Grand Canyon Grand Adventure

Mule pack trips can be one way to see the Grand Canyon. These overnight trips can be an adventure for some.

For years, I wanted to take the overnight mule excursion into one of the world’s most awesome physical features, the Grand Canyon. The trip was finally scheduled for mid-May, booked a year in advance. Two friends from my home area, Mary Cooper and Grace Meier, agreed to go with me and proved to be real troupers. Neither lady had much riding experience prior to this great adventure.

The day before the ride, we reported to Bright Angel Lodge on the canyon’s South Rim to receive gear and be weighed. (People weighing more than 200 pounds are prohibited to spare the mules from being overtaxed.) We were given small plastic bags for transporting personal items in the saddlebags, yellow rain slickers with the words “mule rider” emblazoned on the backs, and canteens from which water could be squirted into the mouth without tipping one’s head. We were directed to report to the mule corral adjacent to the lodge no later than 6:30 the next morning.

Early Morning Jitters
At the corral, a group of anxious people began congregating and offering moral support and suggestions about how to successfully complete the trip. The consensus was that it would be advisable not to look down, but keep eyes on the canyon walls.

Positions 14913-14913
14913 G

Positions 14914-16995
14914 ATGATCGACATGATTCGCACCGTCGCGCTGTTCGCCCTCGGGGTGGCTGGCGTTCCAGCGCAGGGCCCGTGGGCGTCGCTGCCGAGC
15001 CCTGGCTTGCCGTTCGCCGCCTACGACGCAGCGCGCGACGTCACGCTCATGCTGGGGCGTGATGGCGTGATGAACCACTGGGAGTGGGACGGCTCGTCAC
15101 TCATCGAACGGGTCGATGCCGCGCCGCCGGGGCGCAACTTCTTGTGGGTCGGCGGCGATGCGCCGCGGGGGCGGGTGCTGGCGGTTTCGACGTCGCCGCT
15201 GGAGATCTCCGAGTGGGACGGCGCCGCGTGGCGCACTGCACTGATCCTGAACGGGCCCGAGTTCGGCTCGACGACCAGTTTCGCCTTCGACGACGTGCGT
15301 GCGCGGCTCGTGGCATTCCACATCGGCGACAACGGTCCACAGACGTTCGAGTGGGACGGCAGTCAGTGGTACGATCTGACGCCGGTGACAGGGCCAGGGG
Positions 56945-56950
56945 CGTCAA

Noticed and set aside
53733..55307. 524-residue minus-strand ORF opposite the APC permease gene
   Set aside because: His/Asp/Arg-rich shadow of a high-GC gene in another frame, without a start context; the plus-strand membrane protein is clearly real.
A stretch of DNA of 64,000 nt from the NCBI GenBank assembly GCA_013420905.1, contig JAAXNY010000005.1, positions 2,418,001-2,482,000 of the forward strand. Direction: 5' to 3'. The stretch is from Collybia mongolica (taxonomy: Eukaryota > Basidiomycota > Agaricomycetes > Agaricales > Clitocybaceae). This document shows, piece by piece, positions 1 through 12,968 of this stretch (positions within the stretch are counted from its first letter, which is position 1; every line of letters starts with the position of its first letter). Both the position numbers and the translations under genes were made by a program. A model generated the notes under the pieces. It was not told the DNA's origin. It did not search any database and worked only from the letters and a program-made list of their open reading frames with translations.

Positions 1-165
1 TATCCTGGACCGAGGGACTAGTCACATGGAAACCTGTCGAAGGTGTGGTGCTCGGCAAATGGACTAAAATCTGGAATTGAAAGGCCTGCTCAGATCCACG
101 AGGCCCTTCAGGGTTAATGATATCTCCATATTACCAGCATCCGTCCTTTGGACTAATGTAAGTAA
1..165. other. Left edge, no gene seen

The livery manager soon delivered a serious talk about how strenuous the trip would be and how there would be seven hours of hard work ahead. “The mules need to be encouraged at every step, because they’re not overly eager to trek the 10 miles down,” he told us. “After all, they’d been there before.”

The livery manager added that if folks wanted to change their minds about going down, their money would be refunded. There were no dropouts this morning, as all 16 people were eager to begin. The riders were divided into two groups of eight riders each, and a wrangler was assigned to lead each group. Both groups consisted of six women and two men.

The livery manager then matched riders with mules based on height. Being the shortest in my group, I was assigned a small-boned, 14-hand-high bay mule. My little guy was a dream mount – he was enthusiastic about the trip and needed little encouragement. Mary and Grace were assigned to 15-hand-high sorrel mares, Trinity and Happy. Both mares were adept at snatching greenery from the cliff walls as they descended the trail.

Our group was led by wrangler Bill Carpenter, who was the epitome of Wild Bill Hickock, with long blond hair, chaps, and leather vest.

White Knuckles
As we began our descent of the Bright Angel Trail, we cast out our decision not to look down. We were enthralled with the magnificent views with color hues ranging from purple to pink.

Some folks were clutching their saddle horns with white-knuckled grips. I casually remarked that if mules went over the side, it would be of no benefit to hang onto the horn. My remark wasn’t well-received! But, as our wrangler pointed out, “The mules didn’t want to fall over the edge either and there had never been a fatality on the mule trips.” This is extraordinary since they’ve been in operation for more than 100 years.